The Goodyear Tire & Rubber Co. reported a 41% drop in sales and 45% decrease in tire unit volumes compared to a year ago in its Q2 2020 financial results, released Friday.
According to the company, the decline was driven by lower industry volume and reduced sales from other tire-related businesses. These factors were partially offset by improvements in price/mix, Goodyear says.
The company reported $2.1 billion in sales for the second quarter and its tire volumes totaled 20.4 million. Goodyear said industry demand during the second quarter was significantly affected by the actions governments, businesses and consumers took to slow the spread of COVID-19, with the greatest impact occurring in April and May. Replacement tire shipments declined 39%, due to low consumer demand, temporary store closings and wholesale and retail customers reducing inventory levels, the company said.
OE unit volume decreased 62%, driven by reduced vehicle production, including the effects of global auto manufacturers temporarily suspending vehicle production.
“Although our first half results were greatly affected by difficult industry conditions as a result of the ongoing COVID-19 pandemic, the decisive actions we took to safeguard our business helped mitigate the impact on our results,” said Richard J. Kramer, chairman, chief executive officer and president.
“While we are encouraged to see industry demand gradually recovering in most major markets, our plans for the second half consider the challenges and uncertainties that remain. We continue to focus on the wellbeing of our associates, servicing our customers and supporting our brands while appropriately managing our costs and working capital.
“We are also committed to supporting the strong growth we are seeing in our e-commerce and mobile installation businesses. These investments in distribution will strengthen our leadership position and support our long-term growth prospects as consumer buying behavior continues to evolve within the tire industry,” Kramer said.
Goodyear’s second quarter 2020 net loss was $696 million ($2.97 per share) compared to net income of $54 million (23 cents per share) a year ago. According to Goodyear, the decrease was driven by a decline in segment operating income, a non-cash asset impairment charge and higher rationalization charges.
Second quarter 2020 adjusted net loss was $437 million ($1.87 per share), compared to adjusted net income of $58 million (25 cents per share) in 2019, the company reported. Per share amounts are diluted.
Goodyear also reported a segment operating loss of $431 million in the second quarter of 2020, down $650 million from a year ago. The decline primarily reflects lower volume and reduced factory utilization. These factors were partially offset by lower SAG, driven by reductions in payroll and advertising expenses relating to actions taken as a result of the COVID-19 pandemic.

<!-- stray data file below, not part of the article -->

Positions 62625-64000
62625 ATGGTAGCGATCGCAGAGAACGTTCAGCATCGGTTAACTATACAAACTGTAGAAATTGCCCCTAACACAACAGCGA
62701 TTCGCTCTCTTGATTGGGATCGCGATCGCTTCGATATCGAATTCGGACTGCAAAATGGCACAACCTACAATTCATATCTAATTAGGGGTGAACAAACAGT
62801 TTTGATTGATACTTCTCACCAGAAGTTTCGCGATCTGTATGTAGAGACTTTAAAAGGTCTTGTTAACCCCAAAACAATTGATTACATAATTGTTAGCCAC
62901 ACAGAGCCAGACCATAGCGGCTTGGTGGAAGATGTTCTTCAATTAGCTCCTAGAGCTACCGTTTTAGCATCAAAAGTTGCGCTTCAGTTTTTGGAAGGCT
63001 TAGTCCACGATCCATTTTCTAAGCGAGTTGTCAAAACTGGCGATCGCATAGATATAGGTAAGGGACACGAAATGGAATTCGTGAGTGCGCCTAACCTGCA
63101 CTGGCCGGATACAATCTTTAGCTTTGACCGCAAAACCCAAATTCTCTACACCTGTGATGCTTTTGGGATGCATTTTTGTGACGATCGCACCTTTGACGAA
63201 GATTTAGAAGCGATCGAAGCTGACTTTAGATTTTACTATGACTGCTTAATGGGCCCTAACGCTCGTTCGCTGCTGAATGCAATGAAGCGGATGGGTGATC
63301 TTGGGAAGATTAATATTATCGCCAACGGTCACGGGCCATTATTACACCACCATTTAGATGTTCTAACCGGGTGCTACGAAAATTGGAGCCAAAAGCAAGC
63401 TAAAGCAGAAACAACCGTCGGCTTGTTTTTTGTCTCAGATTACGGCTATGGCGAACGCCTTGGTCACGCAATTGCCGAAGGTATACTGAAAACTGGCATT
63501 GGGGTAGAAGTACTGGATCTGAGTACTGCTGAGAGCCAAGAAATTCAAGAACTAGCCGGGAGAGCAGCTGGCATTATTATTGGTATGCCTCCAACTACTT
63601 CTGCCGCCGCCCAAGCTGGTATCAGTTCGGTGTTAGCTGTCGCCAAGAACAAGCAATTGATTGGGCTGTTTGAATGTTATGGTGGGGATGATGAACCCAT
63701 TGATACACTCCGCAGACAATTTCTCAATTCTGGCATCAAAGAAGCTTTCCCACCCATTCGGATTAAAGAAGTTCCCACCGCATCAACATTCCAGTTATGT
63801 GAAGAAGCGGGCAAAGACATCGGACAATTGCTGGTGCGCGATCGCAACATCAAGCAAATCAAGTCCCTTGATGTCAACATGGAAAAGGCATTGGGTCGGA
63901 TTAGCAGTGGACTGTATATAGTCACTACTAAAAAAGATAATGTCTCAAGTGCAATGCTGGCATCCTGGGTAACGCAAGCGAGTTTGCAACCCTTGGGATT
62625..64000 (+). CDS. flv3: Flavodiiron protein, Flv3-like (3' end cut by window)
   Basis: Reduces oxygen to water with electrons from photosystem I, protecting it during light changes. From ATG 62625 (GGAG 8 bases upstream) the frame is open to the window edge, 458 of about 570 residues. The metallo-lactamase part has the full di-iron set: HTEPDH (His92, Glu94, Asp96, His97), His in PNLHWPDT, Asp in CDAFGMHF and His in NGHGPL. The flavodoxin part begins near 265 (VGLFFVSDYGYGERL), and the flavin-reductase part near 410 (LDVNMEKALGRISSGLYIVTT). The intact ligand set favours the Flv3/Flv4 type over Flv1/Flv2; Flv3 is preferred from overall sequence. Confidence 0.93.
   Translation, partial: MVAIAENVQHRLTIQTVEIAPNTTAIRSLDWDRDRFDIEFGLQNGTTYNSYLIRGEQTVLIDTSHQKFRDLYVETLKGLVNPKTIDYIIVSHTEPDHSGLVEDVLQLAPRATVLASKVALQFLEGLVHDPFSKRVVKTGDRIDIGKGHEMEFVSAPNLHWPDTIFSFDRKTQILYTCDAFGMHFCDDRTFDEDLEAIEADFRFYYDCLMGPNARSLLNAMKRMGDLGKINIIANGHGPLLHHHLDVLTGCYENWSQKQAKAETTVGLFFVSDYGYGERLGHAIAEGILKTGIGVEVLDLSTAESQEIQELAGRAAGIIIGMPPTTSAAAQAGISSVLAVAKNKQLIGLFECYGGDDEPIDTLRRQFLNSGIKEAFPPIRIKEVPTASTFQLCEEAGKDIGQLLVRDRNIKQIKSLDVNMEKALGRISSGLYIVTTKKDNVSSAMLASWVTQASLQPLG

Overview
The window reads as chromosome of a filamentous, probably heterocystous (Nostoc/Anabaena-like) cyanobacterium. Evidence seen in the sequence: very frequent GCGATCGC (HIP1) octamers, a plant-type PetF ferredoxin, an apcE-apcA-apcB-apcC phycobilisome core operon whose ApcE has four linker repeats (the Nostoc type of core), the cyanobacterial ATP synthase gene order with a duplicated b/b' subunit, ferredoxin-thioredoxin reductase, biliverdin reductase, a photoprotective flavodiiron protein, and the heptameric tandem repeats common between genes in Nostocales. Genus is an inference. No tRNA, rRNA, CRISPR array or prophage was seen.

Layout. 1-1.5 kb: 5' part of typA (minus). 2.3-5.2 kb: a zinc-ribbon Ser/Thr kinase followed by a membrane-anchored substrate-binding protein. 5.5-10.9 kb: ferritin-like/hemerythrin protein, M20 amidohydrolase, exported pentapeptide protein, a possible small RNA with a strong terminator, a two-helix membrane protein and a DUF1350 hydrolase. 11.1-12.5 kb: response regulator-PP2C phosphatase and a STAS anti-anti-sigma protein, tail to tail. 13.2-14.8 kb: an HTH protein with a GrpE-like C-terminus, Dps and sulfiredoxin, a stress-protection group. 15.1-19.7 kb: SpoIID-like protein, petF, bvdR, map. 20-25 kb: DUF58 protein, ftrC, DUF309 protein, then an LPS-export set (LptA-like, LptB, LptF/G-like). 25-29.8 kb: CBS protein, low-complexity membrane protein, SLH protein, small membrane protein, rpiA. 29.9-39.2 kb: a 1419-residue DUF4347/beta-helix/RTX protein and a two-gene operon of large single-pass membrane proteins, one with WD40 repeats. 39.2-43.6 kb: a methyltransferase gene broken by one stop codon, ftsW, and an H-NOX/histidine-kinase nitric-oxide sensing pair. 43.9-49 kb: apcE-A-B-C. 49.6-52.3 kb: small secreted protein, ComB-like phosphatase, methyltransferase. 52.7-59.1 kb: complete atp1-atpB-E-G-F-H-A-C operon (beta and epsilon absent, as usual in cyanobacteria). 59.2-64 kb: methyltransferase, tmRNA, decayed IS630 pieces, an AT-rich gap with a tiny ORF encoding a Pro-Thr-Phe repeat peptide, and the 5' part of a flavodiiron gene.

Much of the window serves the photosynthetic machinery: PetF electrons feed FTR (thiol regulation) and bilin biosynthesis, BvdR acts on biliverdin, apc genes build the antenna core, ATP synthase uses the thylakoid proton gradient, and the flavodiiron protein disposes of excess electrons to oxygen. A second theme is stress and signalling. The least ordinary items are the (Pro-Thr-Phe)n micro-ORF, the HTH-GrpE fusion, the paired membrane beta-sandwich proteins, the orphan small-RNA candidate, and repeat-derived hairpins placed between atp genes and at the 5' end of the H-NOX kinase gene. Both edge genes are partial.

Goodyear’s sales for the first six months of 2020 were $5.2 billion, a 28% decline from the 2019 period, primarily due to lower volume and reduced sales from other tire-related businesses, the company said. These factors were partially offset by improvements in price/mix.
Tire unit volumes totaled 51.7 million, down 31% from 2019, Goodyear reported. Replacement tire shipments decreased 28%, reflecting lower industry demand. OE volume declined 41%, driven by lower global vehicle production.
Goodyear’s net loss was $1.3 billion for the first six months of 2020 ($5.62 per share) compared to a net loss of $7 million (3 cents per share) in the prior year’s period. The first half of 2020 included several items, Goodyear said, which included: a non-cash charge of $295 million related to a valuation allowance on certain deferred tax assets for foreign tax credits; a non-cash impairment charge of $182 million to reduce the carrying value of goodwill in the EMEA business; a non-cash asset impairment charge of $148 million to reduce the carrying value of an equity interest in TireHub; and rationalization charges of $108 million, primarily associated with the previously announced plan to permanently close a manufacturing facility in Gadsden, Alabama.
Goodyear’s net income for the comparable period in 2019 included rationalization charges of $107 million, primarily related to a plan to modernize two tire manufacturing facilities in Germany. Goodyear’s adjusted net loss for the first six months was $575 million ($2.46 per share), compared to adjusted net income of $103 million (44 cents per share) in the prior year’s period. Per share amounts are diluted.
Goodyear’s Americas business reported Q2 2020 sales of $1,134 million, a 42% drop from the previous year, driven by lower volume and reduced sales from other tire-related businesses. These factors were partially offset by improvements in price/mix.
Tire unit volume declined 50%. Replacement tire shipments decreased 45%, driven by weak industry demand and the impact of consumer replacement customers temporarily closing their auto care facilities, Goodyear said. OE unit volume declined 68%, reflecting lower vehicle production.
Goodyear reported a Q2 2020 operating loss of $287 million, down $421 million from the prior year’s quarter. Goodyear cited reduced factory utilization, reflecting lower sales and reductions in inventory, and lower unit volume for the decline.
The company completed a phased restart of production during the Q2, and none of its facilities have experienced COVID-19 related disruption following their restart, Goodyear said. Production levels for the quarter were approximately 26 million units below the prior year, reflecting lower sales and actions taken to reduce inventories and conserve cash. Inventory units were approximately 8.5 million below the prior year’s level at the end of June.
Production planning for the second half has been modified to focus on high customer service levels, while ensuring the company is able to continue to operate, Goodyear said.